By Cara Benningfield
The Tax Cuts and Jobs Act (TCJA) was signed into law on December 22, 2017. The employee stock ownership plan (ESOP) community had been closely watching the tax reform process for any potential effects on ESOP-owned companies. This article will highlight some of the significant provisions included in the final law that will affect these companies.
S Corporation ESOPs
The good news is the S corporation ESOP tax benefit was retained. This is a substantial benefit for S corporation construction companies that are ESOP-owned. The portion of the S corporation earnings attributable to the ESOP is exempt from federal and most state income tax (except in states that don’t recognize S corporation status). When an S corporation is 100% owned by an ESOP, the company is no longer subject to federal or, in general, most state income taxes.
Changes Affecting C Corporation ESOPs and Partially ESOP-Owned S Corporations
Portions of the TCJA may affect C corporations and S corporations that are less than 100% ESOP-owned. Here are a couple of the major changes:
- Corporate tax rate:
- Under previous tax law, C corporations were subject to a graduated tax structure with a top tax rate of 35%. Under the new tax law, C corporations are subject to a flat rate of 21%, effective January 1, 2018.
- This will typically benefit C corporation ESOPs.
- Interest expense:
- Under previous tax law, interest expense was generally fully deductible. Under the new law, the interest deduction is limited to business interest income, floor plan financing interest, and 30% of the entity’s adjusted taxable income.* Any excess interest is carried forward indefinitely.
- This could affect leveraged ESOPs when the company borrowed money to finance the acquisition. This may be especially detrimental if the company borrowed a substantial amount of money in comparison to its adjusted taxable income.
Impact on ESOP Valuations
Another area of interest is the potential effect on ESOP valuations. Many ESOP valuations, including valuations of companies in the construction industry, consider the discounted cash flow (DCF) method, which places a value on the company’s after-tax cash flow. Under the DCF method, the earnings of both S and C corporations are tax affected. As mentioned above, the corporate tax rate was reduced from a top rate of 35% to a flat 21% rate. This will potentially increase the projected after-tax earnings of many ESOP companies, resulting in higher valuations.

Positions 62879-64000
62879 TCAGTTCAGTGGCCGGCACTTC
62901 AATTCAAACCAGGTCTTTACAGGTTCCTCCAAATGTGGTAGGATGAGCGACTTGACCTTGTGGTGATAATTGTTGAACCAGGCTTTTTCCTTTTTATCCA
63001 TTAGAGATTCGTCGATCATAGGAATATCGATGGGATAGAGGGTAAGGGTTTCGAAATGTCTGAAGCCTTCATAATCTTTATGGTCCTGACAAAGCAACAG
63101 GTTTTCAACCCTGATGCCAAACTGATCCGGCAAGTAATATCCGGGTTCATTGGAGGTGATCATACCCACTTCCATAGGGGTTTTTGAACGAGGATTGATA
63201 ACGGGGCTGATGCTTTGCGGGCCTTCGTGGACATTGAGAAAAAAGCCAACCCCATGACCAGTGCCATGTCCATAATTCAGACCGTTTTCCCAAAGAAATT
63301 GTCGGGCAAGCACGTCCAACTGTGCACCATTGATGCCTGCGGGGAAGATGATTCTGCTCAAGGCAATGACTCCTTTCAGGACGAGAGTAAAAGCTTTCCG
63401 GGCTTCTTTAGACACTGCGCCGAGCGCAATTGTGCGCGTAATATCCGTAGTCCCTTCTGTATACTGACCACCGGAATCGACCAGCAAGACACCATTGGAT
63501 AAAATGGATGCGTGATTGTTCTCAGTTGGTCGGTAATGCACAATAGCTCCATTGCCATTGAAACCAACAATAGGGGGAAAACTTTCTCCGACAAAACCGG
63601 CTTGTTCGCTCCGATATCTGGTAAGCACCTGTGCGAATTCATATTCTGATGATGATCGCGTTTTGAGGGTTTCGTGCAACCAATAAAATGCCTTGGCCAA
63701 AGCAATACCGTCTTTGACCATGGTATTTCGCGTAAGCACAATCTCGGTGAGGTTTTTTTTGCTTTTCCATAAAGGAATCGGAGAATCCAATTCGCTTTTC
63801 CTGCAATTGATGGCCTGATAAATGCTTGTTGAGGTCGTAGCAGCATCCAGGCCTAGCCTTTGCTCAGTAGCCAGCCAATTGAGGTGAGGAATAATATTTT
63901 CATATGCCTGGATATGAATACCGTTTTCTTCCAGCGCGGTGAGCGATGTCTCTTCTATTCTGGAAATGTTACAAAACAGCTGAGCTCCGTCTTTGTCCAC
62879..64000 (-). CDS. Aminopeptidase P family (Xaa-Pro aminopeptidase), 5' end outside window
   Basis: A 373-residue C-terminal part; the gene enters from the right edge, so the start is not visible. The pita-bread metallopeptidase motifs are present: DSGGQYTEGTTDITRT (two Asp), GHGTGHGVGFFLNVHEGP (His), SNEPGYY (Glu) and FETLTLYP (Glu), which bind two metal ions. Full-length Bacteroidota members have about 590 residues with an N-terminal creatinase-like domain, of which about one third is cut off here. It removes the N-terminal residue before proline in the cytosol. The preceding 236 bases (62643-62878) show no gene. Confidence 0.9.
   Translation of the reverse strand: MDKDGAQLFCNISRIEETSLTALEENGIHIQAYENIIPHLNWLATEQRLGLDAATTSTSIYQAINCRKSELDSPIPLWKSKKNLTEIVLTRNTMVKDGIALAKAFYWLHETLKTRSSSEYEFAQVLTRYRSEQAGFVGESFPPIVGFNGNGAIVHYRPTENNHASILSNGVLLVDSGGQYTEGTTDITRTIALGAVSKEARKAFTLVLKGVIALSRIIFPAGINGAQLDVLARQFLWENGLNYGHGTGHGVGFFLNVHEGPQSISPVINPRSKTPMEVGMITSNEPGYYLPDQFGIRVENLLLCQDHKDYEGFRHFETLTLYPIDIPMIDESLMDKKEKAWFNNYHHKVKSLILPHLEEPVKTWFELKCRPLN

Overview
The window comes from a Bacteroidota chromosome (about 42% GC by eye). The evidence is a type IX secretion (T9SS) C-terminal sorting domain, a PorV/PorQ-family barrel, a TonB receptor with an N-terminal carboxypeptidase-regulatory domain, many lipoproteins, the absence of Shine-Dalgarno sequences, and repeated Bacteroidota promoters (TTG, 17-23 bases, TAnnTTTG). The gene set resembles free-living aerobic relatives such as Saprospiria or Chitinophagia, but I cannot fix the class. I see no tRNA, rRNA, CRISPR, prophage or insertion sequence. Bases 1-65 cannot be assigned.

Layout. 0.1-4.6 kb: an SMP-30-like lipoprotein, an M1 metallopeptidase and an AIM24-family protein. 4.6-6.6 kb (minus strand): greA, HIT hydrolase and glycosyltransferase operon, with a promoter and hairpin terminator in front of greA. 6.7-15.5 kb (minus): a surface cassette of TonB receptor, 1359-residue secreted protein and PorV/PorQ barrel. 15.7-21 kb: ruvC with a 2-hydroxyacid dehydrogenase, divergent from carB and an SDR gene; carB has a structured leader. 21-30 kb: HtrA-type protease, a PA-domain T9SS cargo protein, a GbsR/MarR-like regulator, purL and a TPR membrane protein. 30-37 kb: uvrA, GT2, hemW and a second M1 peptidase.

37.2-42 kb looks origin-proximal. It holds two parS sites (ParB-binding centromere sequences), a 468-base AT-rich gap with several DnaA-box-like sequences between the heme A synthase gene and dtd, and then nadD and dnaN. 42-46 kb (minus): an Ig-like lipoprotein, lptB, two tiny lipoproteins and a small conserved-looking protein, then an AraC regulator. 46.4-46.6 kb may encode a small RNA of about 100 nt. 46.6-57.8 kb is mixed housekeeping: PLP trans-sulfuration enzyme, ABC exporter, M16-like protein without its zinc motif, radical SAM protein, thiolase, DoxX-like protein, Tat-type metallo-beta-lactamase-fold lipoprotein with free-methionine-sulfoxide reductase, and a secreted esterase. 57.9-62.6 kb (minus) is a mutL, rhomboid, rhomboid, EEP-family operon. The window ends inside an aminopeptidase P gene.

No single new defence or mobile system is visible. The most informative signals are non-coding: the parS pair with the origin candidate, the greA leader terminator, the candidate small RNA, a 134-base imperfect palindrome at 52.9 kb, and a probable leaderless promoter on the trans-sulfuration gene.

The increase in stock value will lead to higher ESOP repurchase obligations. Because C corporation ESOPs will generally see a reduction in their corporate tax rate, theoretically they should have additional cash to fund this increased repurchase obligation liability. However, because 100% S corporation ESOPs do not pay corporate income taxes, they may see an increase in their repurchase obligation with no corresponding increase in actual cash flow.
As the leader of BKD’s ESOP practice, Cara L. Benningfield, CPA, structures and facilitates the creation of new ESOPs and works with existing ESOPs in matters ranging from acquisition structuring to repurchase planning and analysis. Her experience with ESOPs also includes providing financing assistance, tax planning, ongoing plan administration, employee communication, and structuring of executive incentive plans. She can be reached at email@example.com or 270-781-0111.
*Adjusted taxable income is defined as taxable income without regard to items not properly allocable to a trade or business, any business interest expense or business interest income, the 20% pass-through income deduction, any net operating loss deduction and, for taxable years beginning before January 1, 2022, any deduction for depreciation, amortization or depletion. The interest limitation does not apply for any taxpayer that meets a $25 million gross receipts test or is a regulated public utility business (including electric cooperatives). Certain real property and farming businesses may irrevocably elect not to be subject to the limitation provided they use the Alternative Depreciation System method to depreciate certain types of property within these businesses.